Archive for the ‘WBW 2019’ Category

Natural Family Planning: Breastfeeding Spaces Babies

Sunday, December 20th, 2020

The mother who sleeps with her baby during the night is involved in a pattern of unrestricted breastfeeding.  By taking care of her baby’s needs for closeness, cuddling, and skin contact during the night, she provides the opportunity for her baby to nurse as often as he pleases.

Dr. Peter Howie, working with a research team in Edinburgh, Scotland, found that those nursing mothers who ovulated earlier nursed the least amount during the day, reduced the nursing times the fastest, introduced other foods quickly, and gave up the night feedings rapidly.  On the other hand, the nursing mothers who ovulated later continued to give night feedings, nursed more often, introduced other foods slowly, and reduced their nursing times gradually.

Martha and Dr. Bill Sears in their recent work, The Breastfeeding Book, say: “Sleep with your baby for night feedings.  Extended breastfeeding infertility is associated with night feedings.” (page 73) They promote the Seven Standards of Ecological Breastfeeding in their new book.

Another couple, Donna and Dr. Bill Taylor were involved in several scientific publications in the 1990s dealing with ecological breastfeeding and have shown the importance of night feedings for extended breastfeeding infertility.  “Stated positively, when babies (1) sleep with the mother, (2) are held close to the mother’s body, and (3) accompany her everywhere, the resulting easy access to the breast may be a causative factor in the ecology of breast-feeding’s contraceptive effect.” (Journal of Biosocial Science, 1999)

Witnesses below:

  • Mother A had three babies who did not use pacifiers. The mother nursed exclusively during the early months and continued to nurse for one year. She sat up at night to nurse her babies and then placed them in a crib.  By the fifth to sixth month postpartum, all three babies were sleeping through the night and her periods returned at 7 or 8 months after childbirth with each baby.  With baby #4, she read my book on natural child spacing, bought a king-size bed and slept with her baby.  She had her first period at 20 months postpartum while breastfeeding.  Bedsharing made the difference.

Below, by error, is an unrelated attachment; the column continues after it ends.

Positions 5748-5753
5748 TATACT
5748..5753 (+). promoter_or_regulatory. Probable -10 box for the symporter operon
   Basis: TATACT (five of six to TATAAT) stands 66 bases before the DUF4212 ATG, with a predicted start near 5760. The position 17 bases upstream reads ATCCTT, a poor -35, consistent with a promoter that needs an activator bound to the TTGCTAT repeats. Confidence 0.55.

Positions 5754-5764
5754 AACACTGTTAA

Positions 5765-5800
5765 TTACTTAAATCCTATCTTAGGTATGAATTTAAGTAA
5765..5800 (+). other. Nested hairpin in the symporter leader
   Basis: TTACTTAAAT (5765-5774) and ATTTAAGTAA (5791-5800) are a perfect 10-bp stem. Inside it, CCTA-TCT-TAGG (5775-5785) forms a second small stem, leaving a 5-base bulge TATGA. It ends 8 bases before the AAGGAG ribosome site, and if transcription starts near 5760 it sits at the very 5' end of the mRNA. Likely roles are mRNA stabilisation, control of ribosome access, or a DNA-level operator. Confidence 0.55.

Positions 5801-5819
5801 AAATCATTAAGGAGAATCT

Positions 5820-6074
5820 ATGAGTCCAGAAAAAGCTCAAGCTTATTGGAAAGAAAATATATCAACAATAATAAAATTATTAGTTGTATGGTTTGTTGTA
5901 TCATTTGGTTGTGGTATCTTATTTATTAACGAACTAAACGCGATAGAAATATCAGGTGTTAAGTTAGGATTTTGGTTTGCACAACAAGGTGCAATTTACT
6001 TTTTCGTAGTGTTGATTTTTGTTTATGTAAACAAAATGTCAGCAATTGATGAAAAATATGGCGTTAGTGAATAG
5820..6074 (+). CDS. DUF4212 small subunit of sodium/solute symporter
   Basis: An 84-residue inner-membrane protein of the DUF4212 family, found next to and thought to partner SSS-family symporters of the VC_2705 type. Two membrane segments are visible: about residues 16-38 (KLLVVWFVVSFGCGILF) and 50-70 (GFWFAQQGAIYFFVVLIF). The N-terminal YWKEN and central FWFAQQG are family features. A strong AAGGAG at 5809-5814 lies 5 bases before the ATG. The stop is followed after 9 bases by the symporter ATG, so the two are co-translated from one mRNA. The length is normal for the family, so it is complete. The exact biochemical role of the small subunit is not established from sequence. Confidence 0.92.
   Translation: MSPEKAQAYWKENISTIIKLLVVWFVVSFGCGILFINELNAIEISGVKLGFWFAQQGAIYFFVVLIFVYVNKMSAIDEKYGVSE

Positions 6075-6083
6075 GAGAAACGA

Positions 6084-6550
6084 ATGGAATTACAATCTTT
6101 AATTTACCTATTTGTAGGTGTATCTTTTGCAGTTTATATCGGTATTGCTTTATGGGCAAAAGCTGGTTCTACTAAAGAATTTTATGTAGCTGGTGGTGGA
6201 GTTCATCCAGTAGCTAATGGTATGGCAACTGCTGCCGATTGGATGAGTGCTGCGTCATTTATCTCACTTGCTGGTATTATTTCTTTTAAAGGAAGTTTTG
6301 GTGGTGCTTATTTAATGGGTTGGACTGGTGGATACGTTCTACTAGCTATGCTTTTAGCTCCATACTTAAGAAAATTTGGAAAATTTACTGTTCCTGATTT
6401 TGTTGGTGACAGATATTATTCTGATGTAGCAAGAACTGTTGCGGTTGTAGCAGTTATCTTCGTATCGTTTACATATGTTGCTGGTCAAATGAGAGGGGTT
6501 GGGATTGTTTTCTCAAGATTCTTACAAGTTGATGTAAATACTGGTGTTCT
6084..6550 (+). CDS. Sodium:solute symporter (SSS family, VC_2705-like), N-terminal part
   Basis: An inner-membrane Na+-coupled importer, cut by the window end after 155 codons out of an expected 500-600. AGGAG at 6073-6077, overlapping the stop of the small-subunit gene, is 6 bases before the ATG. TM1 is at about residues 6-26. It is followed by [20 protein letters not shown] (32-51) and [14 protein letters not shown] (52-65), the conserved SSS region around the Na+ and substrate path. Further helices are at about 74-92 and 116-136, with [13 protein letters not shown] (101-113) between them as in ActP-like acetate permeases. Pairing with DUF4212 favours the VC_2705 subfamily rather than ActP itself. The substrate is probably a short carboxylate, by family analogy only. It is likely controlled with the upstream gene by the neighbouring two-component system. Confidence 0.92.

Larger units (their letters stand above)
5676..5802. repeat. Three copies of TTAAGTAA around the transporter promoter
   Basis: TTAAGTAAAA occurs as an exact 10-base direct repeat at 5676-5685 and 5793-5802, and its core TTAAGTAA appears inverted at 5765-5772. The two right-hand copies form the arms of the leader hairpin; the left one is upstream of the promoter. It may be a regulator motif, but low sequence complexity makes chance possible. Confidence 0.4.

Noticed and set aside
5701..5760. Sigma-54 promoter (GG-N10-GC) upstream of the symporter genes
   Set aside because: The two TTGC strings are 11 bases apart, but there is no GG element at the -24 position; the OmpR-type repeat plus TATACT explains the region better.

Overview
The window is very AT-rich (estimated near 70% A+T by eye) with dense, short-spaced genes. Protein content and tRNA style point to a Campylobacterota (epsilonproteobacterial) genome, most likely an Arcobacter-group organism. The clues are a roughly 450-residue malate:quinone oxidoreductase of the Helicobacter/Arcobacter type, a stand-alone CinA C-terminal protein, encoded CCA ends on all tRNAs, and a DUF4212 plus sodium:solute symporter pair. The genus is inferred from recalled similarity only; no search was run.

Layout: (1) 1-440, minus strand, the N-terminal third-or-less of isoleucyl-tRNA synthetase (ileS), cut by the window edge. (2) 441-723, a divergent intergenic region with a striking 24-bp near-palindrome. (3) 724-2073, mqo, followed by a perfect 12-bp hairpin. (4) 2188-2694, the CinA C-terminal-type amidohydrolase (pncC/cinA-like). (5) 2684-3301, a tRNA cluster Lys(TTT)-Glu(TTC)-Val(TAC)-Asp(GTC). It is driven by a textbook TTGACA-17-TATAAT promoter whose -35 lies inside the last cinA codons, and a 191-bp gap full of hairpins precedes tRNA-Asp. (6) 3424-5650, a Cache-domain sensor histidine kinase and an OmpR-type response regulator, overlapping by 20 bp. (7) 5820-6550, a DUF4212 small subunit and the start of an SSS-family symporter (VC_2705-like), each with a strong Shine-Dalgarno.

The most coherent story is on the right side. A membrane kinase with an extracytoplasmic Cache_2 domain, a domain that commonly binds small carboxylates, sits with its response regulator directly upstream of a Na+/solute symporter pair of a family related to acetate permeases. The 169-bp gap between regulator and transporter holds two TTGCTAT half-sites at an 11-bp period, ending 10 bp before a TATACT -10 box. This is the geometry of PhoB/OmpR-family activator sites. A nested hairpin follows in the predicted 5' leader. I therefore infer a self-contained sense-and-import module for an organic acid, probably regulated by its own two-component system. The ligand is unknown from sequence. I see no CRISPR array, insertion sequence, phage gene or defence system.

• Mother B nursed her first baby who slept through the night. Her menstruation returned at 4 months postpartum. With baby #2, she slept with her baby and nursed throughout the night.  She was still without any menstrual cycles at 21 months postpartum.
  • Mother C weaned her earlier children between 3 to 7 months postpartum and her fertility soon returned. She decided to do ecological breastfeeding and sleep with her next baby. With eco-breastfeeding, her periods returned when her baby was 26 months old.
  • Mother D had a very interesting situation with bedsharing. Her periods returned at 2 months after childbirth and occurred on a regular basis while breastfeeding her second baby. Her baby slept in another room, but that situation changed when her husband went on a business trip for three months.  While he was gone, she brought her baby (now about 8 months old) and another child to bed with her.  The baby nursed during the night and she had no menstruation for three months.  Her husband returned home, the children left her bed, and she had some spotting the next month and observed the signs of returning fertility.

The Benefits